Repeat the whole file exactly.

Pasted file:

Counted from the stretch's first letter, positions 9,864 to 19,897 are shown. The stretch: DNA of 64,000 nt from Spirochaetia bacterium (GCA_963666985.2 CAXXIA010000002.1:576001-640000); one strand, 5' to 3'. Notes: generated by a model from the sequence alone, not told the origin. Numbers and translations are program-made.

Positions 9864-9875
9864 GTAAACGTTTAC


Counted from the stretch's first letter, positions 9,864 to 19,897 are shown. The stretch: DNA of 64,000 nt from Spirochaetia bacterium (GCA_963666985.2 CAXXIA010000002.1:576001-640000); one strand, 5' to 3'. Notes: generated by a model from the sequence alone, not told the origin. Numbers and translations are program-made.

Positions 9864-9875
9864 GTAAACGTTTAC